March 5, 2007
Rapunzel Gets a Trim
“Reviewing the foregoing instances carefully, one of the striking features that emerges is the abruptness of the declines. -10.5% in 30 days, -12.3% in 50 days, -36.1% in 38 days, and so forth. The first several days of decline from a market peak has often erased weeks and sometimes months of prior net gains. It's that tendency for abrupt declines from overvalued, overbought, overbullish conditions that has held us to a defensive position despite market action that otherwise looks “good” and has repeatedly produced marginal new highs.”
Needless to say, last week's decline had virtually nothing to do with China. While the decline in China (reflecting similarly overvalued, overbought and overbullish conditions) may have been a catalyst, blaming China for the U.S. decline is like having an open can of gasoline next to your fireplace and blaming the particular spark that sets it off. We need not investigate the personality, life history or future career path of that particular spark.
The focus on China last week was reminiscent of the extreme focus placed on the monthly trade numbers following another much worse consequence of “ovoboby” – the 1987 crash. Investors could find no news to “explain” the crash in that instance, except an unusually large trade gap with Germany, so they continued to fear that particular piece of data. But day-to-day news events rarely “cause” large market movements. They are simply catalysts. Even the decline following 9/11 was due largely to a market that was richly valued and already skittish. Once certain extremes are clear in the data, the main cause of a market plunge is usually the inevitability of a market plunge. That's the reason we sometimes have to maintain defensive positions in the face of seemingly good short-term market behavior.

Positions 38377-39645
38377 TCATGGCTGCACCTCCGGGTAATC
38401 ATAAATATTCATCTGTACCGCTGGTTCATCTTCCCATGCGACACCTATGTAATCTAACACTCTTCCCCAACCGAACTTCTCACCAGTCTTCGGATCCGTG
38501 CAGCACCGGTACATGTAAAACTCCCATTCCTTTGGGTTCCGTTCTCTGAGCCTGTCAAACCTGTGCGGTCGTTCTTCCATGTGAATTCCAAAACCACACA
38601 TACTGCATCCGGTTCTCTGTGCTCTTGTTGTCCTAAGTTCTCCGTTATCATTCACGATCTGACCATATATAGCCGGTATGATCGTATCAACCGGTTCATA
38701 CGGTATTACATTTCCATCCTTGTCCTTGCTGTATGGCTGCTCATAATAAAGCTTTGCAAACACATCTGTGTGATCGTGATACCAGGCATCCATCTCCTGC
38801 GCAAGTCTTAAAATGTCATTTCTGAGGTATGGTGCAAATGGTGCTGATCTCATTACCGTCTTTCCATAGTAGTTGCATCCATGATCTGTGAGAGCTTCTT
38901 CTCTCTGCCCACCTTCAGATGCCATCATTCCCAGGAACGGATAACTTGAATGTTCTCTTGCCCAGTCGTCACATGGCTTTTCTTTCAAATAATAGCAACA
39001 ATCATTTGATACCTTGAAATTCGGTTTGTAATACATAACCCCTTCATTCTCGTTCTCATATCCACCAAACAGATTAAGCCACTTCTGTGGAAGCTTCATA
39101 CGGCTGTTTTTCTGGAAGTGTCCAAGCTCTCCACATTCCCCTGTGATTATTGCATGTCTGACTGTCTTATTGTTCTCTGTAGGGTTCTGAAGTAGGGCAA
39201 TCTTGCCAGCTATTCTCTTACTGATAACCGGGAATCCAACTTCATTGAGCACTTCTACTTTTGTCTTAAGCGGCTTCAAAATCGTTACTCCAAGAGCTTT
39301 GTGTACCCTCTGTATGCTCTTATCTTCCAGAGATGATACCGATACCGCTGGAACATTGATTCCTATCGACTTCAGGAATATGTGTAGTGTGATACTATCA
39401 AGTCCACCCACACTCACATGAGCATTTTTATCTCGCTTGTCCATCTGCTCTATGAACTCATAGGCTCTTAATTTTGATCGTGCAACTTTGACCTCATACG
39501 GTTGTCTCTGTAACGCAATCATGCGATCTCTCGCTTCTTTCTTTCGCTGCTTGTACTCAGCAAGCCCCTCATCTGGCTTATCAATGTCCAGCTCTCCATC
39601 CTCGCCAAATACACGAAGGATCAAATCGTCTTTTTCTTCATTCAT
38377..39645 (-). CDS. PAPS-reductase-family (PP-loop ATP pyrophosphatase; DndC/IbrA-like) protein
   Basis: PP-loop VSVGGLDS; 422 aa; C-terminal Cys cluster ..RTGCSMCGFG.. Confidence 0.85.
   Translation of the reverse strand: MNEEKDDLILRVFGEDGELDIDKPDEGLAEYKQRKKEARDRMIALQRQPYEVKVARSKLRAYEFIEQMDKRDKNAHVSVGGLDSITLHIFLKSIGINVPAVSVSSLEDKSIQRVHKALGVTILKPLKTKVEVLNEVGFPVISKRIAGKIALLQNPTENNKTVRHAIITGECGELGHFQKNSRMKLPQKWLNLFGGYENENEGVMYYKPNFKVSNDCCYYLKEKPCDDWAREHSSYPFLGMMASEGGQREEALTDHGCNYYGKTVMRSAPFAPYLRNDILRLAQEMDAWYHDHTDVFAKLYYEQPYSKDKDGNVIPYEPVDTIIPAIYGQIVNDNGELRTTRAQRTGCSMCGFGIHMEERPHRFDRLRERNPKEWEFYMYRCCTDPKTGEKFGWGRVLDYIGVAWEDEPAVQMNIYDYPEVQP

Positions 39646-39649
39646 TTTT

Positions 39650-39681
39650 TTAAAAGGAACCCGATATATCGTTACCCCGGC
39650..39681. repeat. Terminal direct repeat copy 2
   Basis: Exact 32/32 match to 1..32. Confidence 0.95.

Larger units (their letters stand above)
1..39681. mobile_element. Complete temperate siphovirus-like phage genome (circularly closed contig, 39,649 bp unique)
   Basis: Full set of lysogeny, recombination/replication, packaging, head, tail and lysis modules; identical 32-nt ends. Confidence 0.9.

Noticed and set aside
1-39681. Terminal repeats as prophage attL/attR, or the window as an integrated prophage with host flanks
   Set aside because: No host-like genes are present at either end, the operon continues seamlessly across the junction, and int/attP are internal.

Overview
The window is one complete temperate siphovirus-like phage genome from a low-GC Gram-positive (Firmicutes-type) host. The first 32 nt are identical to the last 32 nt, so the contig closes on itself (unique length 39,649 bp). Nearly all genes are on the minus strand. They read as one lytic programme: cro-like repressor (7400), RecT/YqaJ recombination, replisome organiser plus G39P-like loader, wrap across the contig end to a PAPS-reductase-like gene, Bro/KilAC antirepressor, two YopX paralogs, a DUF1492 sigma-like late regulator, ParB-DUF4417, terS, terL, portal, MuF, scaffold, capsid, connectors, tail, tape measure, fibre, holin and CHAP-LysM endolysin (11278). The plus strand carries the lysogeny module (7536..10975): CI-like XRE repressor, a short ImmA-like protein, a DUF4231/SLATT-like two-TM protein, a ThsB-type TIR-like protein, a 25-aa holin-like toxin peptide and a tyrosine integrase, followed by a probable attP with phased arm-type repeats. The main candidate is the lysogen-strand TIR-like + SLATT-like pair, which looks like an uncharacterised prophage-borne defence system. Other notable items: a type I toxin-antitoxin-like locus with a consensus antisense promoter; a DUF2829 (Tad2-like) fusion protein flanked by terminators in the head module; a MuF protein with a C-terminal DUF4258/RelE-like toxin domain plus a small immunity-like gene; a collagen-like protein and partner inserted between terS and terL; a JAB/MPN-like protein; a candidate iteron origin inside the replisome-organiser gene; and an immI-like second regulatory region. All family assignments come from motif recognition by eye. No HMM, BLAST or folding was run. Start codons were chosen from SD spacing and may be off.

Currently, my impression is that the undervalued Japanese yen represents a destabilizing risk much greater than that of overvalued Chinese stocks. Until recently, one of the factors that suppressed the value of the yen has been the “carry trade,” whereby yield-hungry investors borrow yen at low Japanese interest rates, sell the yen for U.S. dollars, and invest the proceeds in higher yielding Treasury securities. That works provided that the yen does not appreciate – if it does, the borrowed yen have to be paid back at an unfavorable exchange rate that can offset the difference between interest rates.
I am not a fan of this carry trade precisely because I view the yen as the most undervalued among the currencies of developed nations. The yen carry trade represents a speculation rather than a sound transaction. As we saw in the stock market last week, the hallmark of bad speculations is that they tend to unwind abruptly.